40 Inspirational Quotes about Trees — Walk My World

in 2023 we are taking our first dive into the world of maple syrup.  Our farm is absolutely perfect for developing a large scale maple production facility.  Its not every day that you can say that you are given an amazing legacy of 3500 mature maple trees planted in perfect rows that the Pearson family had the vision to plant. and although they never had the opportunity to see them to maturity.   We are so fortunate that we were able to save, purchase, transition and enhance their amazing vision.  

This year we are starting small we tapped 100 trees and purchased a used evaporator so we could learn and experiment.  Although climate change has definitely created some challenges I’m excited to see how well the trees are porducing .  We will be developing some marketing and branding and should have some syrup for sale in a few weeks.  

Maple Syrup the experiment:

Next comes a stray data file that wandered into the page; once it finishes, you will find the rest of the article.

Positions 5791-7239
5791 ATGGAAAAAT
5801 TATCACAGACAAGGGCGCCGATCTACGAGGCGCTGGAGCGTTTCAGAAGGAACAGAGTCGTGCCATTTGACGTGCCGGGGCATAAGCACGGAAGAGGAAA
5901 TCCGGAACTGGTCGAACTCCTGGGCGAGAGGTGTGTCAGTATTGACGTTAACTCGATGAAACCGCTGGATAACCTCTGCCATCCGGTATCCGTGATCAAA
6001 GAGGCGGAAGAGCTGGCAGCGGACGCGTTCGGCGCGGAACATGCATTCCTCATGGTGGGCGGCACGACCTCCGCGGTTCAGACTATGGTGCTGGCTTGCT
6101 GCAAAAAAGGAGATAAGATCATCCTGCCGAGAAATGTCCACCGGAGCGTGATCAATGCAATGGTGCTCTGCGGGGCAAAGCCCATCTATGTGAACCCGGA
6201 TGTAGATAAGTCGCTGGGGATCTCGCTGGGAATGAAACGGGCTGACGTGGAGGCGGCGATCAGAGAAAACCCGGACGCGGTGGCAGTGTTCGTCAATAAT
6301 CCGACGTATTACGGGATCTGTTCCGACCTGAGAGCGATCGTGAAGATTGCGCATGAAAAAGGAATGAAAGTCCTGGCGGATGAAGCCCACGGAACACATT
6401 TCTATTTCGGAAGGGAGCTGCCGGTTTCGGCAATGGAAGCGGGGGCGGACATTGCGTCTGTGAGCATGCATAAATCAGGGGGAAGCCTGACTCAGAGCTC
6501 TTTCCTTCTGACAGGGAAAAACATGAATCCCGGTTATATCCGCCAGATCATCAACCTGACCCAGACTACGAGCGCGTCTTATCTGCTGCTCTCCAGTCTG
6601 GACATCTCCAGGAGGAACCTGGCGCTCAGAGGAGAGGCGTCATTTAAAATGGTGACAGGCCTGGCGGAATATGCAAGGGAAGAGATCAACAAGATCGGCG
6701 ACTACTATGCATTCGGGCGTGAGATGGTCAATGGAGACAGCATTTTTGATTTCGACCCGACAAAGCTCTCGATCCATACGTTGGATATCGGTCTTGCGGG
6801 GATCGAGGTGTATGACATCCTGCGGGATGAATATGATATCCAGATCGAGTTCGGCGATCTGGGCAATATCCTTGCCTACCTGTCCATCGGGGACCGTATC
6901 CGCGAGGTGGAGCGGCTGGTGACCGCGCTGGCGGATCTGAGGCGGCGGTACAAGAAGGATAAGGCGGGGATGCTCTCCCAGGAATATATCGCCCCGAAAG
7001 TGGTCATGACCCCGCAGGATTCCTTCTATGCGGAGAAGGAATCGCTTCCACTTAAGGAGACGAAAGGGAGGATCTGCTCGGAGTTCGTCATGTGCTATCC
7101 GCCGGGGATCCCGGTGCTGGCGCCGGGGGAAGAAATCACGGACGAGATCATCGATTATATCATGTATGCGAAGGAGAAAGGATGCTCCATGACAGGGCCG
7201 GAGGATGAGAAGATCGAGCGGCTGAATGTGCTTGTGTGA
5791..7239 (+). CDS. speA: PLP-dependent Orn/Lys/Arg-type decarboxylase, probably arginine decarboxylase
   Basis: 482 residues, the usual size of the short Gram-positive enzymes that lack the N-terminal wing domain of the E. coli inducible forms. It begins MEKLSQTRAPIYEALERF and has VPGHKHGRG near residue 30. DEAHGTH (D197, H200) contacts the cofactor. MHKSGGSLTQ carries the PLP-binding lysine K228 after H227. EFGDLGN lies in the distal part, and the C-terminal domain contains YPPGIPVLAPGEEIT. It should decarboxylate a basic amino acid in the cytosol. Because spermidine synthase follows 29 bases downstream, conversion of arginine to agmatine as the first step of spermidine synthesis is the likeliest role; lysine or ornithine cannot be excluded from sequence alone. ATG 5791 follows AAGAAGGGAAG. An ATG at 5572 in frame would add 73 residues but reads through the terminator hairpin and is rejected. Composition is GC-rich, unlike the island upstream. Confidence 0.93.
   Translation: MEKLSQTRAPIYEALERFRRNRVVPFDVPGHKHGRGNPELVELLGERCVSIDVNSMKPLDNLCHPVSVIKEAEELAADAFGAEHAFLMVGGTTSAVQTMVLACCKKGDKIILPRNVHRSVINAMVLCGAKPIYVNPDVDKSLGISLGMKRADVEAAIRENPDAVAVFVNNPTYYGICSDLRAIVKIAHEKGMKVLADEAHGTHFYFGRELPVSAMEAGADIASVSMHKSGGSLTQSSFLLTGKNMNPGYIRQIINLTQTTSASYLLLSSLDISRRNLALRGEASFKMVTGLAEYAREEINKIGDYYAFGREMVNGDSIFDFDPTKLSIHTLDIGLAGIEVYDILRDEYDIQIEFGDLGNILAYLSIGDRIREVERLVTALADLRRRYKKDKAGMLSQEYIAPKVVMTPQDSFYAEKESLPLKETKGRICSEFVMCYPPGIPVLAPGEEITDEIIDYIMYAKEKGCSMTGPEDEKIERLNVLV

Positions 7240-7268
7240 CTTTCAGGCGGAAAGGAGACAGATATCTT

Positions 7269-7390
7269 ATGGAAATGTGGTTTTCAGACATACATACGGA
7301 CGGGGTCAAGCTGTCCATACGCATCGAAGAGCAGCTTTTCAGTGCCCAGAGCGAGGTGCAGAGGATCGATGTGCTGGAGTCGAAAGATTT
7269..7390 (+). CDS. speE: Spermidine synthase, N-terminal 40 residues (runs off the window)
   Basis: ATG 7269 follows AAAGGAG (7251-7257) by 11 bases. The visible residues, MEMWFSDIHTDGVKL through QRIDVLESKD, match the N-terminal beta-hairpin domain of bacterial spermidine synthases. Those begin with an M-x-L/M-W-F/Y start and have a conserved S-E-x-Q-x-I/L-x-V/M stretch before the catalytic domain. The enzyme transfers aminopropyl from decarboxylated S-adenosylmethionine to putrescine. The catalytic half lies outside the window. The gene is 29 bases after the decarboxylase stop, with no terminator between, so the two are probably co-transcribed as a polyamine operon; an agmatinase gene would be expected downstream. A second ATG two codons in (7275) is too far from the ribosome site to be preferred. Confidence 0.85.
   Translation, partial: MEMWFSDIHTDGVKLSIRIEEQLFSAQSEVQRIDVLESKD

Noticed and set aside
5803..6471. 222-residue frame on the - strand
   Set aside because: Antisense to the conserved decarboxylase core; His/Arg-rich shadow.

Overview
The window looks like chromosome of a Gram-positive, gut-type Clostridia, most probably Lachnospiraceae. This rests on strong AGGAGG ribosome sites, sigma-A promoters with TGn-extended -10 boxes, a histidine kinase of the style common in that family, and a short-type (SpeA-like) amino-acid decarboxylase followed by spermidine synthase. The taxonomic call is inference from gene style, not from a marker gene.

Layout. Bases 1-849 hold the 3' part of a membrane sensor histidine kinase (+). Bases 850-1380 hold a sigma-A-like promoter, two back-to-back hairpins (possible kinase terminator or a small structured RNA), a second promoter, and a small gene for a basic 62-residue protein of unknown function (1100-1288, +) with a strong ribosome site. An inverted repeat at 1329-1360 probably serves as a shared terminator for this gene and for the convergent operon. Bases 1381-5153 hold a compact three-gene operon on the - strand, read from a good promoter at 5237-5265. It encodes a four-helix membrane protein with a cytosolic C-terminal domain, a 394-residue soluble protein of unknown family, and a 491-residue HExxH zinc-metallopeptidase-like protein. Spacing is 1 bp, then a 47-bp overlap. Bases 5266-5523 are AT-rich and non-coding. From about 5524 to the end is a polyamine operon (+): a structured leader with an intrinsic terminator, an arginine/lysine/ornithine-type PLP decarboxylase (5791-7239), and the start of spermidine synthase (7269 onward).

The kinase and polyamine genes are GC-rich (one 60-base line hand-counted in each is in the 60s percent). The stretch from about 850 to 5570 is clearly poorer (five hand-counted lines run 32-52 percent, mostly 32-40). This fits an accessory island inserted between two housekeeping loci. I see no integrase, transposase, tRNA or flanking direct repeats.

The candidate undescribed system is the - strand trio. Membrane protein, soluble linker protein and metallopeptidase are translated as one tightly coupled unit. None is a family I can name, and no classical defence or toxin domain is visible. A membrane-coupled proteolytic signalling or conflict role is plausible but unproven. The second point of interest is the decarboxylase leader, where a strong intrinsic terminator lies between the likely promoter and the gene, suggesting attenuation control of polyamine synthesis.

So this year was my first year to start tapping my trees.  I started by attending the national and state conferences on maple syrup production and learned a lot but it still doesn’t prepare you for the actual doing.  So I rolled up my sleeves and started by investing in a used evaporator and picked an area of about 100 trees to tap.  The weather was ideal with the daytime temperatures going up to 40 degrees Fahrenheit and the nights being cold down to 20.  I bought 100 buckets,  tubing and spickets and began drilling the trees.  I only put one tap per a 10 – 12 inch tree I had no idea what I was in for.  The hole I drilled into the trees started running sap as soon as I drilled the hole.  It was amazing to see the trees already producing sap.  After I gently  tapped the spigots into the trees (a friend told me she learned the hard way that its called tapping instead pounding for a reason)  and connected the tubing and buckets I was excited to see the sap flowing down the tubing and into the buckets.  Within a few days I had full buckets and now needed to fire up the evaporator.  Friends helped me gather wood and we fired up the evaporator and watched the steam begin to rise.  This process becomes a community event and everybody pitches in to help.  But the evaporator couldn’t keep up with all the sap coming from the trees.  My neighbor farmer brought me several 275 gallon totes and I began to fill them with sap too.  I could easily keep filling for totes this spring since the weather is cooperating with the warm days and cold nights.  But we will need to keep an eye on the trees to watch for the buds start to form, which indicates that the sap will start to turn bitter and I would be done pulling sap for the year. 

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